Thank you for visiting my essay on what it means to be a Calm Customer and how customer success departments can facilitate creating calm customers that add profit and retention to a company.
My name is Lawrence. I’m a Senior Customer Support Operations Manager and a Customer Success Manager. I also run my own consultancy.
What is a Calm Customer?
A calm customer is cool, collected, unflappable, self-assured, confident, and relaxed. Customer Support should not “calm” customers down. Customers are not to be “calmed”. Instead, Calm Customers are naturally “calm” by virtue of their connection with us and our product or service.
There is a world of difference.
Calm Customers feel that our company’s product or service:
- meets their expectations
- performs consistently
- adds value to their lives
- stays invisible until needed
- is easily understood – and explained
- is discoverable and self-documenting
- asks little, but gives a lot
- is stable and grows coherently
- stays attractive
- reminds them life is better now than before
- makes them feel special
3 Easy Examples:
- A human relationship
- A quality pen
- A book
Customer Relationship Management
Customer Success is fond of the word “Customer Relationship Management”. Applied to CRM software, this has meaning. Applied elsewhere, it can be a red flag.
- People strive for human relationships that feel magical, special, that symbiotically flow, and that feel giving.
- We want pens that write when we need to write. We do not like pens that require us to “figure it out”, or to contact outside help, or beg us to use them when we’d rather not be writing.
- We desire books that wait patiently on a shelf for us to read them. We love books to sit quietly on our nightstand – even for months – but when we open them, they work as expected, and we can immediately use them as easily as we did before.
Do you want your human relationships to be “managed”? Such relationships are often in trouble if they need to be managed.
Do you want human relationships where you:
- see a counselor to discuss your “pain points”?
- require your friends to “reach out” to see how you are doing?
- find yourself taking surveys to see what your needs are, or where they need to improve?
- read books and articles to “figure out” how to make things better?
- attend boring webinars put on by your friends?
- have limited personal space?
- your friends often interrupt your plans and goals with changes which you can not control?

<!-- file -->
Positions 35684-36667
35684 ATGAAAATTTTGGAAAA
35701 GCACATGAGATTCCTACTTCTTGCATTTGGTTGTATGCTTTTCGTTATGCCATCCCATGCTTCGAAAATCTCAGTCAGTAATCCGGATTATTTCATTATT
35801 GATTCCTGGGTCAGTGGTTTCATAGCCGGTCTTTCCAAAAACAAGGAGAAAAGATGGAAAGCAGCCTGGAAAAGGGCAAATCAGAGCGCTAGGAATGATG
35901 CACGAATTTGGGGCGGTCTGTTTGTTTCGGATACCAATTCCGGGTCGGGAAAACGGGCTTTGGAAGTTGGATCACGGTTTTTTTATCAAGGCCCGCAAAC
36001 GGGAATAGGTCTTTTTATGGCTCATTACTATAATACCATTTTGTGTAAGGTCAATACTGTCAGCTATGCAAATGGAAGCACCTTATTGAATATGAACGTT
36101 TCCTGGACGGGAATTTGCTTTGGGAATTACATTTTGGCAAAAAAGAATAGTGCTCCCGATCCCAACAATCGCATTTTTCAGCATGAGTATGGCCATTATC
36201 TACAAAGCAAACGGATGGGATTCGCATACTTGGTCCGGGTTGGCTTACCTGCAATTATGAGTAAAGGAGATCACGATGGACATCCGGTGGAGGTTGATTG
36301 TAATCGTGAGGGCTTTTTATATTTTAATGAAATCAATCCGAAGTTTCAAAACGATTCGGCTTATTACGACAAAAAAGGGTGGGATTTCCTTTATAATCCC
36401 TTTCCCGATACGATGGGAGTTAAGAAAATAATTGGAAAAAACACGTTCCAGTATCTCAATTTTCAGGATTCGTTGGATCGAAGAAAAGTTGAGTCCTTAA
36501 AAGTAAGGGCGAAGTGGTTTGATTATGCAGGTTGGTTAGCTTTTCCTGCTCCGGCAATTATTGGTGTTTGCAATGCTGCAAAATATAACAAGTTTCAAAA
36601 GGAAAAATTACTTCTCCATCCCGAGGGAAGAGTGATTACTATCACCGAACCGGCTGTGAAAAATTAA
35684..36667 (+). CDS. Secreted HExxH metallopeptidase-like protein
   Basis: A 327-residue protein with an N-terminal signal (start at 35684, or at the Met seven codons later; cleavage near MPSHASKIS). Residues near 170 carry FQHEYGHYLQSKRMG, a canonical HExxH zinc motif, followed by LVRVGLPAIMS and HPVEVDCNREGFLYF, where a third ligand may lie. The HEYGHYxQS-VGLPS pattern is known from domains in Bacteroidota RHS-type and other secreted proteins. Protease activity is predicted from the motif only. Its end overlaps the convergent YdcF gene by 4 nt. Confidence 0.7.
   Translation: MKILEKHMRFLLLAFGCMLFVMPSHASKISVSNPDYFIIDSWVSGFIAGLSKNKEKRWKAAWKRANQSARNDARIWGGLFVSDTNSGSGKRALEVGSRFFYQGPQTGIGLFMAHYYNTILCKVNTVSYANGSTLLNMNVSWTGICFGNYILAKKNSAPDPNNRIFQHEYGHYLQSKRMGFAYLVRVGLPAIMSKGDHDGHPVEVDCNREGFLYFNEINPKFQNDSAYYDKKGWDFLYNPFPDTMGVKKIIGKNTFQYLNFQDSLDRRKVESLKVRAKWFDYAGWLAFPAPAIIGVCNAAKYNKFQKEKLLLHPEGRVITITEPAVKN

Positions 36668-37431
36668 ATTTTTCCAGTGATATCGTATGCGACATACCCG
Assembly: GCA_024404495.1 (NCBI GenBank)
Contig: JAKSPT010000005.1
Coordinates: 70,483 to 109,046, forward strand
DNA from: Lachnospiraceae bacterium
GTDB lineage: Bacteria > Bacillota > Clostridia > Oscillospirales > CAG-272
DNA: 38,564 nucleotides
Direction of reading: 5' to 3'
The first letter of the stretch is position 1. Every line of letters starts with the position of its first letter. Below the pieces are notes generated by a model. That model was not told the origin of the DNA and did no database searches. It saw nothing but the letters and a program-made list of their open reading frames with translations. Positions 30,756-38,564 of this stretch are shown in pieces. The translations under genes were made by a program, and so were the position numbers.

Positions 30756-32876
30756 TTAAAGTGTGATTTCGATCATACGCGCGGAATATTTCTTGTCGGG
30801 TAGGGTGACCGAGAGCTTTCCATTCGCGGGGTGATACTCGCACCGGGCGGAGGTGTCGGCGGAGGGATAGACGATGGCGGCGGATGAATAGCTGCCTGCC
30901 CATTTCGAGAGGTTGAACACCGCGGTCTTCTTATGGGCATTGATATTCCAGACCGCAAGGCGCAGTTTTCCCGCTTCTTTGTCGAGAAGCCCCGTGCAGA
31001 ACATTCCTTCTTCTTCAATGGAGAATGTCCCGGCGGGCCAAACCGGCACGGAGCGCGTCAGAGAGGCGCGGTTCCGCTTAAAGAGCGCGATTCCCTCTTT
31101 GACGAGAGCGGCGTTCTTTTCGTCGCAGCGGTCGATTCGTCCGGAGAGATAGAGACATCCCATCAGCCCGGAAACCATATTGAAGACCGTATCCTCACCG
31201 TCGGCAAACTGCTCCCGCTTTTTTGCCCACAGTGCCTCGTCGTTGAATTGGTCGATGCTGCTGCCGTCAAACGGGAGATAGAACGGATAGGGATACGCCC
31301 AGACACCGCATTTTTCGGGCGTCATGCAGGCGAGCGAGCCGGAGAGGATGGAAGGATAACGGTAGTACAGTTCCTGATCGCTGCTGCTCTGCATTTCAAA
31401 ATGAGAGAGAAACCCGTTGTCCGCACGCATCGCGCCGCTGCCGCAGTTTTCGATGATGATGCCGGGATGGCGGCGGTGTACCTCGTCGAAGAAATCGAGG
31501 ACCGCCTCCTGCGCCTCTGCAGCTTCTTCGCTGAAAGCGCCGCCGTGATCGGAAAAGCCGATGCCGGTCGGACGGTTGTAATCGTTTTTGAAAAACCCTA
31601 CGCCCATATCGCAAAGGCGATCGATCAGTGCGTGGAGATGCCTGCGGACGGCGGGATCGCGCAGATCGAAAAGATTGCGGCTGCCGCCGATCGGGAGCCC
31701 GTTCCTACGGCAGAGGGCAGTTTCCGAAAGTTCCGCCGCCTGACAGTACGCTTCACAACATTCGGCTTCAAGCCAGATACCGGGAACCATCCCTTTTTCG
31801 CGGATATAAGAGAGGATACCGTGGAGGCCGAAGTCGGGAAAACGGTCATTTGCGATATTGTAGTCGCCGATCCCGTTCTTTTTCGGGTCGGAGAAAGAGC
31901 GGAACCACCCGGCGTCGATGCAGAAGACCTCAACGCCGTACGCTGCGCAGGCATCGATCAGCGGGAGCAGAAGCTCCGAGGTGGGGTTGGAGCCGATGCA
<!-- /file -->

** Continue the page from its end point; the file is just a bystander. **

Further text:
- are forced to do things their way?
- complain about your own needs, and are told your opinion is important, but nothing much changes?
- feel common, just one choice among a sea of options?
The Customer Journey
The “customer journey” is an important industry term, but we have lost the context. Know where our customers are in their journey is good, but does it have to be arduous?
Synonyms for “journey” are trek, expedition, odyssey, excursion, voyage, pilgrimage.
Those sound like a lot of planning and work. On our customer’s part. Did our customers know it was going to be like that when they signed up?
Humans like adventure. But we don’t want our everyday pens, books, and relationships to always be such an adventure.
If companies are mapping how they manage their customer relationships, maybe they need to step back. Is the journey so complex that a map necessary to understand a customer’s “journey”?
Churn and Retention
It is helpful to focus on our customers’ churn and to measure their interest in staying with us.
Can we increase retention with better words, better support, better service? Of course.
But are we manipulating the external? To what end? Everyone else is doing the same thing, playing by the same handbook, soothing with the same game.
If a human relationship ends, who is to blame?
If your pens keep failing you, how does that change your expectations the next time you buy a pen?
If books are boring and its readers find it confusing, don’t grow, and don’t deliver on dustcover promises, is the author and publisher at fault, or the reader?
Are we willing to examine the root cause of these things, to go through a period of self-examination, and perhaps ask why we, as companies, cease to be attractive?
Customer Support Operations often point to these basics needs:
- better documentation (write more words)
- faster ticket turnaround (don’t ignore them)
- create support guides (give consistent reasons and excuses so customers don’t feel misled)